Within each layer of the network is a prescribed number of neurons. This number is decided by the designers for a particular network application.

The number of neurons in each layer is held in the array N[ ]. The number of neurons in Layer Nº nl is therefore N[nl]. We can therefore declare the number of neurons in the layer that we are dealing with at the moment as NN = *(N + nl). We indicate a particular individual neuron within Layer nl by its neuron number nn. Thus nn runs from 0 to NN within Layer nl.

Both of mlp( )'s for() loops are controlled by interger index variables, nl and nn. The pointer variables pi and pw could be used. These would be incremented each pass of the outer and inner loops respectively from the start address (lower bound) of the array concerned until they reached a value just beyond the end (upper bound) of the array.

This method of loop control saves the need for interger index variables.

But the loop test address will go beyond the end of the array concerned and this could lie outside the application's permitted memory bounds. If referenced, even if never read from or written to, it could precipitate a memory protection violation error at run-time in some operating systems.

Also, ironically, it has been found under test that to access a value such as a weight using the construct *(pw + ni) with ni++ in the for() statement is faster than using the simpler construct *pw++ on its own.

The Neuron Sub-Function

The development and validation of the 'C' code for our MLP neuron is fully documented in wsum.htm, sigmoid.htm and neuron.htm. The final code presented as a complete 'C' function is shown below:

int Neuron(int *pi, int *pw, int NI) {
  int ni,                 //input array index
      a,                  //activation level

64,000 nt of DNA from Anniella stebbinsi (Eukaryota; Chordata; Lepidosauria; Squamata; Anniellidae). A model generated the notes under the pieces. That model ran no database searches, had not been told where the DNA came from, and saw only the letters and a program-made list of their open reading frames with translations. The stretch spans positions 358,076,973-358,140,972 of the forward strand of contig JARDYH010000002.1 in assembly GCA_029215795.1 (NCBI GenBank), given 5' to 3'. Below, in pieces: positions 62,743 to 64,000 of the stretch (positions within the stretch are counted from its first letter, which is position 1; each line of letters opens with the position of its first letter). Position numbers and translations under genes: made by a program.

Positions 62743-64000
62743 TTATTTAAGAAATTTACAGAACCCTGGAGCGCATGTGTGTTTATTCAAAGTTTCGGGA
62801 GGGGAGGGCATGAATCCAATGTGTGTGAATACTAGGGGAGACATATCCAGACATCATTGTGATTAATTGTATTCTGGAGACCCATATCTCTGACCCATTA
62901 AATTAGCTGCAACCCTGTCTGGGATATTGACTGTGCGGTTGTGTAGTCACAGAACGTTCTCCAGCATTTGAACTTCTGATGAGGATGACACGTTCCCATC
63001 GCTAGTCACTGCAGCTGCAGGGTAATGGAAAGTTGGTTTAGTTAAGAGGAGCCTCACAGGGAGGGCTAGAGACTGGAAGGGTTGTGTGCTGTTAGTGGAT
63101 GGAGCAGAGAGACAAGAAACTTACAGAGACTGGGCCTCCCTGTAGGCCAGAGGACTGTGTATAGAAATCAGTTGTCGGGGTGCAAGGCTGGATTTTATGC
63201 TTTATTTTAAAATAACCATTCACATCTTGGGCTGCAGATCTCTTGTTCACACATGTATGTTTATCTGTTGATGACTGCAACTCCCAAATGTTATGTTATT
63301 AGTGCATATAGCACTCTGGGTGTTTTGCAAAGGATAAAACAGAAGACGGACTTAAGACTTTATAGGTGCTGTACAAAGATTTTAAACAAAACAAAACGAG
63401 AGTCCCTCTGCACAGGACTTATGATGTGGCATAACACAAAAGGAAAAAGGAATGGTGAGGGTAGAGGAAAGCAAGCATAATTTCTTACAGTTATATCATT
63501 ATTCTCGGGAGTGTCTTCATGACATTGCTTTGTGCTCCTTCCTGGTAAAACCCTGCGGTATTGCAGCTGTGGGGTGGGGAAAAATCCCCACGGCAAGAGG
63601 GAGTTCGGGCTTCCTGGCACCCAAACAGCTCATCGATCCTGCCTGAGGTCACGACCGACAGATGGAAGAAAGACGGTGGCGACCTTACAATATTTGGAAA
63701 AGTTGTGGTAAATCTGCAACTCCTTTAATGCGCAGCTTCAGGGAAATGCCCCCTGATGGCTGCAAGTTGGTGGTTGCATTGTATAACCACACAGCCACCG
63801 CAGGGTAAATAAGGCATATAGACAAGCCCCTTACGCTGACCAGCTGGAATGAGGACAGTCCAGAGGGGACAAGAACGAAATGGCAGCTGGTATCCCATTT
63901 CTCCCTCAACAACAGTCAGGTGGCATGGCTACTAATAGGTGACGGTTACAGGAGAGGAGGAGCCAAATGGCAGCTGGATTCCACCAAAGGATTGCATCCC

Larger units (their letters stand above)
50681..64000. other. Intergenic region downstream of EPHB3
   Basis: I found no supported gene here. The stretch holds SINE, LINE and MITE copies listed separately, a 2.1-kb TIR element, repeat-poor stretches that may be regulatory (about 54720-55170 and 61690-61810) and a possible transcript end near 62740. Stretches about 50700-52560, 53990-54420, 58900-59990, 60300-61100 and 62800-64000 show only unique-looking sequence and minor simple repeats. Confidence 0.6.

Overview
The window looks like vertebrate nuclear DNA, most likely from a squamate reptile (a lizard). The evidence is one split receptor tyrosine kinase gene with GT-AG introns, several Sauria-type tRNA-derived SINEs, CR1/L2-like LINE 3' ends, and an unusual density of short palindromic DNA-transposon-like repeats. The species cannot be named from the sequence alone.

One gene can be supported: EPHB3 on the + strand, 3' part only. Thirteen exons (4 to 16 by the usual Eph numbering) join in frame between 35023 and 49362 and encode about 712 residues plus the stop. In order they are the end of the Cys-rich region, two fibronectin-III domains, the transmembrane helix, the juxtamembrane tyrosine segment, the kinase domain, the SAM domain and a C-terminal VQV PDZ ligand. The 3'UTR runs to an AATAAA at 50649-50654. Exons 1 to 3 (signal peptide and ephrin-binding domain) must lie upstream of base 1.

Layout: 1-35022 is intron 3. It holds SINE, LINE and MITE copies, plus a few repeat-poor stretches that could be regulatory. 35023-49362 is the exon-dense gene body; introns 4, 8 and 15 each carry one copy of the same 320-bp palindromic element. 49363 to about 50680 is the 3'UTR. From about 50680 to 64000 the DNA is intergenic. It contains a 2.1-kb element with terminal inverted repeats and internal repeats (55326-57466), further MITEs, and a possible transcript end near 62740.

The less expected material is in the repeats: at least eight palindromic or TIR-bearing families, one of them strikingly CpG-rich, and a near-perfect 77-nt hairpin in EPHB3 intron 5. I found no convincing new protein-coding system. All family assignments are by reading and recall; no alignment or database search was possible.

o,                  //neuron output
      s;                  //sign
  long Hi, Lo;            //high & low accumulators
  for (Hi = 0, Lo = 0, ni = 0; ni < NI; i++) {
    long P = (long)*(pi + ni) * *(pw + ni);
    Hi += P >> 16; Lo += P & 0xFFFF;
  }
  if((s = (a = ((Hi << 1) + (Lo >> 15)) / NI)) < 0) a = -a;
  o = *(SigTab + (ni = a >> 5));
  o += ((*(SigTab + ni + 1) - o) * (a & 0x1F)) >> 5;
  if (s < 0) o = -o;
  return(o);
}

We could simply call this function from within the neuron loop, but since it is small and in a very speed-critical position, we will insert it as in-line code. To do this, we must add the emphasised statements below:

  int ni,                 //input array index
      a,                  //activation level
      o,                  //neuron output
      s;                  //sign
      NI = *(N - 1 + nl); //number of inputs to this neuron
  short *pw = *(ppw + nn);//ptr to neurone's first input weight
  long Hi, Lo;            //high & low accumulators
  for (Hi = 0, Lo = 0, ni = 0; ni < NI; i++) {
    long P = (long)*(pi + ni) * *(pw + ni);
    Hi += P >> 16; Lo += P & 0xFFFF;
  }
  if((s = (a = ((Hi << 1) + (Lo >> 15)) / NI)) < 0) a = -a;